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February the 16th marks the start of the training series provided by the High Atlas Foundation (HAF) with nomadic people in the Bir Anzarane municipality of the Dakhla-Oued Ed-Dahab region. We began the four-day Imagine women’s empowerment workshop.

The training is part of a Middle East Partnership Initiative (MEPI) program for participatory planning and the implementation of community initiatives. The goal is to train 150 individuals from three municipalities in essential skills such as entrepreneurship, digital marketing, advocacy, and finance three local initiatives that address current challenges.

Due to the harsh conditions of the desert, the participants and HAF team decided to organize the event in Bir Gandouz, where members of the nomadic community have relatives and purchase supplies and necessities. As is the case with every Imagine Workshop, Hana and Hajiba welcomed the 18 participants with open arms.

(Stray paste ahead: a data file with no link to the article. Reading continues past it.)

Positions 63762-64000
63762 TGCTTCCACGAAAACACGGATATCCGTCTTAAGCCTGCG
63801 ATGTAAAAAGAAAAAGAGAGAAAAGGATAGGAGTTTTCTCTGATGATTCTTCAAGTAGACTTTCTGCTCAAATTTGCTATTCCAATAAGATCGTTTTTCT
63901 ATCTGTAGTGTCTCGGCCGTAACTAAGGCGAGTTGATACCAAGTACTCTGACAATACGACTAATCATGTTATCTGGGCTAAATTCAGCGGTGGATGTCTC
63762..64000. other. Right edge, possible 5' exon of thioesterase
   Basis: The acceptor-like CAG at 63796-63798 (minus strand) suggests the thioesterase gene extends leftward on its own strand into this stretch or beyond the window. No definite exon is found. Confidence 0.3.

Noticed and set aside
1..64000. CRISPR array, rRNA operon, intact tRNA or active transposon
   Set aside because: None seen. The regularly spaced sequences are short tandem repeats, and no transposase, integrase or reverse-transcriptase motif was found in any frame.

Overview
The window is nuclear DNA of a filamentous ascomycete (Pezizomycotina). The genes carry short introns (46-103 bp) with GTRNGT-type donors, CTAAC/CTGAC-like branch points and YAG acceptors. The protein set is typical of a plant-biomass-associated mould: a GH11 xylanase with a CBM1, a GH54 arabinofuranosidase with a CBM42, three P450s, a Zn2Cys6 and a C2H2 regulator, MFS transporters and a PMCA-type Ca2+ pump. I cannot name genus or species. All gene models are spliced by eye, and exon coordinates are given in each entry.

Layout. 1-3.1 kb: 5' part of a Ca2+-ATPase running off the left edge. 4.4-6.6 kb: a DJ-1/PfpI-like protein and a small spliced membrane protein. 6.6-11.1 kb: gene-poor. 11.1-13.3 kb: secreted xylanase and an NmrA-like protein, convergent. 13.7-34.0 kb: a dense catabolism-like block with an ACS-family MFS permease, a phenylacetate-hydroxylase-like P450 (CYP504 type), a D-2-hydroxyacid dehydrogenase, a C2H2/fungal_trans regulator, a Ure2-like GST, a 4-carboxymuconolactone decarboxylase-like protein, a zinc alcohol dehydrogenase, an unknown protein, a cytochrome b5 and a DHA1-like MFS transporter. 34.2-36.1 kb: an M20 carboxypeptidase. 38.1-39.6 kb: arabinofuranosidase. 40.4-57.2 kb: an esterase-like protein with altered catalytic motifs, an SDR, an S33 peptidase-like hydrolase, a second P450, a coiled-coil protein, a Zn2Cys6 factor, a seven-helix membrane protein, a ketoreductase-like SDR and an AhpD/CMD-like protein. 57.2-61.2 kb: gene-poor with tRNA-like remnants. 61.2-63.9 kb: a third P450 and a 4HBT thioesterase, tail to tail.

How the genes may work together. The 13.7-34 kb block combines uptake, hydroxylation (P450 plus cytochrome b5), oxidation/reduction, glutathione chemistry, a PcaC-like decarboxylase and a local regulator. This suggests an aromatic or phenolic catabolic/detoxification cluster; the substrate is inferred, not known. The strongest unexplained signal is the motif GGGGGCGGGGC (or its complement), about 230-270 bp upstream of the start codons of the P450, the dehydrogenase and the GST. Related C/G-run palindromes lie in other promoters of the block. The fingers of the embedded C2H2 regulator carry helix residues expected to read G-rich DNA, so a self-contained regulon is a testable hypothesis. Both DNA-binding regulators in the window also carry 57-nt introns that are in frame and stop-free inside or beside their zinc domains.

Hana and Hajiba, equipped with their great experience, spoke about the seven core areas of the workshop: emotions, relationships, body, sexuality, work, money and spirituality. Each area was given its own fair share of time to be discussed.

The topics were personal, sensitive and rarely brought up in the nomads' day-to-day lives. The harsh living conditions to which they are subjected leaves no room for thoughts of emotion or self expression. For the participants, this workshop was a window to exploring the view that encourages empowerment, self-confidence, and self-expression for women.